• This is mostly used in Spring projects to load configuration properties.

  • It initializes an entity based on property data.

  • @ConfigurationProperties identifies the property file to load.

  • @Configuration creates a bean based on configuration file variables.

    @ConfigurationProperties(prefix = "user")
      class user {
        // Property & their getter / setter
      private UserData userData;
  • What if the default location is overridden with spring.config.location? Does #2 still work?
    – bmauter
    Apr 6, 2020 at 14:18
  • In such case, priority comes into the place. As per i know when you set spring.config.location using command line it have high priority so it override existing one. Apr 6, 2020 at 17:10
  • 2
    Many thanks for this >> "In my experience there are some situations when you are not able to get the value or it is set to null. For instance, when you try to set it in a preConstruct() method or an init() method. This happens because the value injection happens after the class is fully constructed. This is why it is better to use the 3'rd option."<< Jun 16, 2021 at 13:00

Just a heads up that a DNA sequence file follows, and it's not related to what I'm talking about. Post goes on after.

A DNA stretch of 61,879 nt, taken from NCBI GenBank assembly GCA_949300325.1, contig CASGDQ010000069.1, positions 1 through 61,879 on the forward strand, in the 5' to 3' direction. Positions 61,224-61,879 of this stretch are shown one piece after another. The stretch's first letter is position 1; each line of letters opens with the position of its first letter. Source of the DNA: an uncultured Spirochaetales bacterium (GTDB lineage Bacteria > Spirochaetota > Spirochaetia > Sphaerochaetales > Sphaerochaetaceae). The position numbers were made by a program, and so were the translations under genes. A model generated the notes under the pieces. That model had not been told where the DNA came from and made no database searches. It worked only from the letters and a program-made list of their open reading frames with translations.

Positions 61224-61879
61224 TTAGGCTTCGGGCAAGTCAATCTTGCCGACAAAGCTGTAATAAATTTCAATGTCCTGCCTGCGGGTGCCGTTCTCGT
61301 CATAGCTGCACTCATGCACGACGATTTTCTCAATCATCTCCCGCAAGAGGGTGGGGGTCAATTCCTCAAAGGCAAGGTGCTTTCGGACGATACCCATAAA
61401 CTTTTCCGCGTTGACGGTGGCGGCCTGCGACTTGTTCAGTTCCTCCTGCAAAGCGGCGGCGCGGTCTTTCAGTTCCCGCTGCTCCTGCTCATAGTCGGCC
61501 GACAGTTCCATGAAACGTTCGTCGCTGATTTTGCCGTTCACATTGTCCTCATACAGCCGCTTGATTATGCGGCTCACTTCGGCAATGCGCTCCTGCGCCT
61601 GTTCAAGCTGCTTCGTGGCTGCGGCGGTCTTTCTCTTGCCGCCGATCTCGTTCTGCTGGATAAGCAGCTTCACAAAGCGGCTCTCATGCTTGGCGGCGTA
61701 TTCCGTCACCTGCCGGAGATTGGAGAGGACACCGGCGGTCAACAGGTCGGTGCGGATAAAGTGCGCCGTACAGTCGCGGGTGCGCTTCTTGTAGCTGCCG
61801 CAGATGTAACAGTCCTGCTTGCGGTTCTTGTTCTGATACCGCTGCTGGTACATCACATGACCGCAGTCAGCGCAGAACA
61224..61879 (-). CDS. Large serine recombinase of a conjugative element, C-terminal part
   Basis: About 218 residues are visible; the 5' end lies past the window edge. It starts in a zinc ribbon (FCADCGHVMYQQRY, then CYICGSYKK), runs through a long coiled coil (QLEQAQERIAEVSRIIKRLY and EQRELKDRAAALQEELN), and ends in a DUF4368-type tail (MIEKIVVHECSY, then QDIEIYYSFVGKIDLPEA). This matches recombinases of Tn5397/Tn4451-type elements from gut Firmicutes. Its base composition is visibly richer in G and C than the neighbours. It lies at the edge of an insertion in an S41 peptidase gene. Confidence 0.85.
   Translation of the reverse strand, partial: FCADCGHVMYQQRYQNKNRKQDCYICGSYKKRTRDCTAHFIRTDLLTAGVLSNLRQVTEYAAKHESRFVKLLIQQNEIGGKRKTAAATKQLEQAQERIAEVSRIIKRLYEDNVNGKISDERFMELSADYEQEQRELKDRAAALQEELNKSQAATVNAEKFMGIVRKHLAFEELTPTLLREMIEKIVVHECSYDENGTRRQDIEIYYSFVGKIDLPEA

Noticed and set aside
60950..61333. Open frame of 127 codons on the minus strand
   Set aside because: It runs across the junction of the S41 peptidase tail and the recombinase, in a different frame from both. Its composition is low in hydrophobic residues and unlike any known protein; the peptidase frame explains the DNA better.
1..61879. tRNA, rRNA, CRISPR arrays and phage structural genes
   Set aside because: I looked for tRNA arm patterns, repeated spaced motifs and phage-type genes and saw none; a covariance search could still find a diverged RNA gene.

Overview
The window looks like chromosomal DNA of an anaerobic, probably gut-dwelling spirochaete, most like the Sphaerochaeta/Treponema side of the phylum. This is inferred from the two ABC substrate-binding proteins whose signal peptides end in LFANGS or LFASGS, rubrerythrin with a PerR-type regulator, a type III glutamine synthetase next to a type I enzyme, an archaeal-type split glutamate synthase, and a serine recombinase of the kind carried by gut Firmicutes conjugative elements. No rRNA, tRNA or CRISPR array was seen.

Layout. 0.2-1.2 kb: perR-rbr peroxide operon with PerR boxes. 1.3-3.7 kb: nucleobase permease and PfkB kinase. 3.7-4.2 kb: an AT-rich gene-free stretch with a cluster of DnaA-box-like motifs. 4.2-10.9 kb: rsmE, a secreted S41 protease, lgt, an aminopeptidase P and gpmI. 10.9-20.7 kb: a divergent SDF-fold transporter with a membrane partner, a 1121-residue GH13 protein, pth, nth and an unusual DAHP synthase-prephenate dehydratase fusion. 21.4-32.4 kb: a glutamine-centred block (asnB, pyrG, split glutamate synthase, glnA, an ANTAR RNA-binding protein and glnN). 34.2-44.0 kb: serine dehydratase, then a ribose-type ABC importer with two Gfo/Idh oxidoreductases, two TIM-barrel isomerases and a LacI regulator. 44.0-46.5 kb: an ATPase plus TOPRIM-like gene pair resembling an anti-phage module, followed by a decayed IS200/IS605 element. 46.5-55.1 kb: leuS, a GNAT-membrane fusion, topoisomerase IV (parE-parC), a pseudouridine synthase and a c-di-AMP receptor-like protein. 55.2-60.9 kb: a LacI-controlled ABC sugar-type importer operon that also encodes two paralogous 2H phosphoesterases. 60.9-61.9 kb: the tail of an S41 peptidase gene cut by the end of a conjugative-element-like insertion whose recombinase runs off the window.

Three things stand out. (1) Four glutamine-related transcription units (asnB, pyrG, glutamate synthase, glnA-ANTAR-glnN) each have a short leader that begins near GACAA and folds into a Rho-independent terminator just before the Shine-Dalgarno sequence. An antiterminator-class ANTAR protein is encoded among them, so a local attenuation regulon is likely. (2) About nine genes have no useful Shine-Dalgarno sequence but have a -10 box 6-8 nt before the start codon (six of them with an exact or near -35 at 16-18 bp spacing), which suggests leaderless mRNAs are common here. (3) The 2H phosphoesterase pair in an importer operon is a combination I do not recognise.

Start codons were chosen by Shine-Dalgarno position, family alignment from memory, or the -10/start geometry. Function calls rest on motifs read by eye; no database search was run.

You can do it this way as well....

public class ConfigProperties {

    private Environment env;

    public String getConfigValue(String configKey){
        return env.getProperty(configKey);

Then wherever you want to read from application.properties, just pass the key to getConfigValue method.

ConfigProperties configProp;

// Read server.port from app.prop
String portNumber = configProp.getConfigValue("server.port"); 
  • 2
    What package is Environment?
    – e-info128
    Mar 21, 2019 at 19:42
  • 1
    Find it here: org.springframework.core.env.Environment
    – lucifer
    Apr 1, 2019 at 6:02
  • What if the default location is overridden with spring.config.location?
    – bmauter
    Apr 6, 2020 at 14:17
  • Why do you need @PropertySource when you inject Spring Environment which reads properties from application.properties file by default? Jun 19 at 3:15

Follow these steps.